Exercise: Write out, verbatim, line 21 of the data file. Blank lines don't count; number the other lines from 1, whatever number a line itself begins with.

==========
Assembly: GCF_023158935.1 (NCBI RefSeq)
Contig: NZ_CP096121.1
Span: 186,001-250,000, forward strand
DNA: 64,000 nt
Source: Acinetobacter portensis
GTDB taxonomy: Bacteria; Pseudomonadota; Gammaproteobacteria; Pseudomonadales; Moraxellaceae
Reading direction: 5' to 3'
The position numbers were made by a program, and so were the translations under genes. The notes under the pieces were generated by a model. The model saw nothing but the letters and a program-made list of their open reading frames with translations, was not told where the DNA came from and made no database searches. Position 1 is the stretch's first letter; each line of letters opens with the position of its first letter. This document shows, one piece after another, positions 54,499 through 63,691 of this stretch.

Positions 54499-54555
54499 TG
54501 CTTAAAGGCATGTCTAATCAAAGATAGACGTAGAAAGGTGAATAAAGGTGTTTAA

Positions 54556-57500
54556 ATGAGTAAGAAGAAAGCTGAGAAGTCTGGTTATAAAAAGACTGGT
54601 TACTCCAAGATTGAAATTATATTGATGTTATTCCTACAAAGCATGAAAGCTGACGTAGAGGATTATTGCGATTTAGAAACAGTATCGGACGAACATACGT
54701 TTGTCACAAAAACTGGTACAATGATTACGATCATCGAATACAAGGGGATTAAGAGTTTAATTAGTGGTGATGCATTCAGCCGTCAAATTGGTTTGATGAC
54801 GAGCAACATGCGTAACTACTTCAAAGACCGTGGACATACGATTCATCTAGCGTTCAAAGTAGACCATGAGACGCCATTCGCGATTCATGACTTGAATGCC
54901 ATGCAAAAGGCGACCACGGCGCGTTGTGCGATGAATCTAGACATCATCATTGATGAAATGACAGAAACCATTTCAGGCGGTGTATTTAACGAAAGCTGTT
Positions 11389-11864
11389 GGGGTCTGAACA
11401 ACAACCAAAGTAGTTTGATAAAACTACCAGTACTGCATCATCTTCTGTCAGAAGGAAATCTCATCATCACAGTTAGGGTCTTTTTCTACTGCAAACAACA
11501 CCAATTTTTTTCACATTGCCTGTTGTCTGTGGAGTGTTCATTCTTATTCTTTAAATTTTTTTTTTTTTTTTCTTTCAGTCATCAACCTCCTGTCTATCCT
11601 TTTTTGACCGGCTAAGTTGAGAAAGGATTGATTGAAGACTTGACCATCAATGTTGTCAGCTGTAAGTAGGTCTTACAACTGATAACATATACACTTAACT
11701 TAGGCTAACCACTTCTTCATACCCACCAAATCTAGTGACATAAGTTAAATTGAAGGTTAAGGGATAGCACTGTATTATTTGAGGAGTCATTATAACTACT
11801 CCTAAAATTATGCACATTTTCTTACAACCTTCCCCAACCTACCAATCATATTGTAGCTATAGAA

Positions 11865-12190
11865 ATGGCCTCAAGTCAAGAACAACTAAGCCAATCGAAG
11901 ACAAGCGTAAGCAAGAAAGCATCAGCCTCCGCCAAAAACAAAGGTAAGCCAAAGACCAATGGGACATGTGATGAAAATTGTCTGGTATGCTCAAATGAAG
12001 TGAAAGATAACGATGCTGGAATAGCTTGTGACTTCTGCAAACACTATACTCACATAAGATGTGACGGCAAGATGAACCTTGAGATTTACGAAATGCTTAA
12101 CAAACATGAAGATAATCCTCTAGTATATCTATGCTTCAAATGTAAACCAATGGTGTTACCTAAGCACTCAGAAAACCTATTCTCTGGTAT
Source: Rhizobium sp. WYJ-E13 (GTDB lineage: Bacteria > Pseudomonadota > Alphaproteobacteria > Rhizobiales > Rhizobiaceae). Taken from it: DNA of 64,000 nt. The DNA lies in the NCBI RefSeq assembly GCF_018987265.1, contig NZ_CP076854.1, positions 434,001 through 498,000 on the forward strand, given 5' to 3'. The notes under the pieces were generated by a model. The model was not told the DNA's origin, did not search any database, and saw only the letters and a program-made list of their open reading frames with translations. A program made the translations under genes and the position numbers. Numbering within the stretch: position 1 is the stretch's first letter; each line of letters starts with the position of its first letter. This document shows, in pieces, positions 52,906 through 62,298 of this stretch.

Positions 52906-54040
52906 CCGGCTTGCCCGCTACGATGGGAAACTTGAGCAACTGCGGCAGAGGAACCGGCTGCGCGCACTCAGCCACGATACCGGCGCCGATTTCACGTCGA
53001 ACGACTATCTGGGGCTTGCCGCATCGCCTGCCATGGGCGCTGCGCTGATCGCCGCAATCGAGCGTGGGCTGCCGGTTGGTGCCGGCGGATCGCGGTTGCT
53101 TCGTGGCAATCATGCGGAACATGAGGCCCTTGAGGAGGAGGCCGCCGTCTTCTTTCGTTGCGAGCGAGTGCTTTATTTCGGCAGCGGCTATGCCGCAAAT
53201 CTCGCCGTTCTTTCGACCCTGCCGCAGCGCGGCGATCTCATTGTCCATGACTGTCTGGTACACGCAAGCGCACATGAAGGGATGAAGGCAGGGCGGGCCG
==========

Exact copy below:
11501 CCAATTTTTTTCACATTGCCTGTTGTCTGTGGAGTGTTCATTCTTATTCTTTAAATTTTTTTTTTTTTTTTCTTTCAGTCATCAACCTCCTGTCTATCCT